Jigsaw and Jane: How Fishing Got Us Hooked on Each Other

by | Jan 21, 2022 | Crime Writing, Life Style | 0 comments

This blog isn’t about fishing, really.

It isn’t about who caught the largest fish, or the fish that weighed the most, or the fish that put up the biggest fight, or the fish that won the “Fish of the Day” contest. This blog is about how two very different people forged a special relationship, and how fishing played a big part of how that relationship happened. But neither of us knew it at the time.

John and Helen St. John spent one month every Spring and Fall in their retirement home (about which I’ve written in two previous blogs) on the banks of the Klamath River in Northern California. This was Badge Number One’s sanctuary – a haven away and apart from the “blood and guts” of homicide. It was here, that he rose early to eat a small breakfast, bait his line and stand on the bank of the fifty acres he owned and cast for salmon. He planned and plotted the spot he wanted to hit in the river and with a flick of the wrist, he made it every time.

When I was twelve, our family-owned a log house in Wisconsin where we spent many summers. The house was built for and used primarily as a vacation home for residents of Milwaukee or Madison and overlooked a small lake where we kids swam to the pier every morning and water-skied in the afternoon.

Part of my morning ritual was the glorious times my father would awaken me with the words I couldn’t wait to her, “Janie! Let’s go fishing!” I’d climb out of bed, wrap myself in a big warm sweater and my father would grab a bucket of worms. We’d walked down the dirt steps, climb into his red rowboat, and head to the far side of Lake Gilbert. Dad would sit on the middle seat. I would sit on the far seat close to the doughnuts and cocoa and we’d drop our lines into the water. Sometimes we caught a fish. Sometimes we didn’t. It really didn’t matter.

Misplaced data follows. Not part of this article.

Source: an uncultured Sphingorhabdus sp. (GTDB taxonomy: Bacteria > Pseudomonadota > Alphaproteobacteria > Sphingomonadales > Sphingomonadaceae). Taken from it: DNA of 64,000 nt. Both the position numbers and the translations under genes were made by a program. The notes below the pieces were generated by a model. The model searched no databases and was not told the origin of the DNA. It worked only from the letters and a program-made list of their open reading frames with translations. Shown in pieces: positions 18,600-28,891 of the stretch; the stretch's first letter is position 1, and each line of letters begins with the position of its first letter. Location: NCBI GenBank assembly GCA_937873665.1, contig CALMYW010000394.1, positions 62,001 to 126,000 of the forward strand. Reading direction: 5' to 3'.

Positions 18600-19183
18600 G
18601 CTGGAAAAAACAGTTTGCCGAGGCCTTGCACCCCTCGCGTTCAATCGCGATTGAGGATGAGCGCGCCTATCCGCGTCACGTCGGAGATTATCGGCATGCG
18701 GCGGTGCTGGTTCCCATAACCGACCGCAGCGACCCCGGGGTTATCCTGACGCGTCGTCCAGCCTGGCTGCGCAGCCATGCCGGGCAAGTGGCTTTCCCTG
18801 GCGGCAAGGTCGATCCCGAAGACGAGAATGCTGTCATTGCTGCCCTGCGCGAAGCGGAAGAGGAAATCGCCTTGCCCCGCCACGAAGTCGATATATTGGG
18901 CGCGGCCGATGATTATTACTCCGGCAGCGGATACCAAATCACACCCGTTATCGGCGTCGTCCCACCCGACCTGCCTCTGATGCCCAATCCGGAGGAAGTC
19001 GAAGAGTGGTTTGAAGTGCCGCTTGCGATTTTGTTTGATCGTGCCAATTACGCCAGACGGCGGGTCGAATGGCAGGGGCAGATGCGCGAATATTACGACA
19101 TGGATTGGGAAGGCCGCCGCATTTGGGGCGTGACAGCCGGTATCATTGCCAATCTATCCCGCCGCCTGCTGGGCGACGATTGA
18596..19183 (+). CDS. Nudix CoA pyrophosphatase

But it was there, on those cool summer mornings when Dad and I would talk. We’d talk about why we liked fishing. We’d talk about our dreams. We’d talk about the books he was reading and the books I was reading. We hardly noticed that by ten, the sun had come out full and bright, so we’d head back to the Log House with our catch. Whatever we caught, he’d clean and grill for breakfast. Not even the fanciest restaurant in Waupaca could match the breakfasts Henry made for our family on those memorable summer days.

I can still remember the cool morning St. John led me down the hill from his half-built house on the Klamath River to go fishing at dawn. I didn’t climb into a red rowboat with a wood seat, have cocoa and doughnuts and a bucket of worms. What I did have was a man leading me to a serene, peaceful place he wanted to share, because the Klamath River and fishing were so much a part of who he was. During those times, I felt connected to a deep memory of other mornings with another father who appreciated nature, longed for quiet and a chance to share that moment.

Much later, my husband, Jim surprised me with a “first-class” fishing trip to Waterfall, Alaska where the guides baited our hooks, packed delicious lunched for the day’s adventure, and at the end of the day, took our catch, froze it for transport home and partied with the other fishermen and women at the rough-hewn lodge over dessert, drinks, and special coffees. I caught a few whopper fish and a one-hundred fifty-pound Halibut that took two hours to pull in.

But it wasn’t like fishing with Jigsaw. I missed the walk to the river, the fishing lesson he gave with patience and precision. Most of all, I missed our talks and the sound of the river.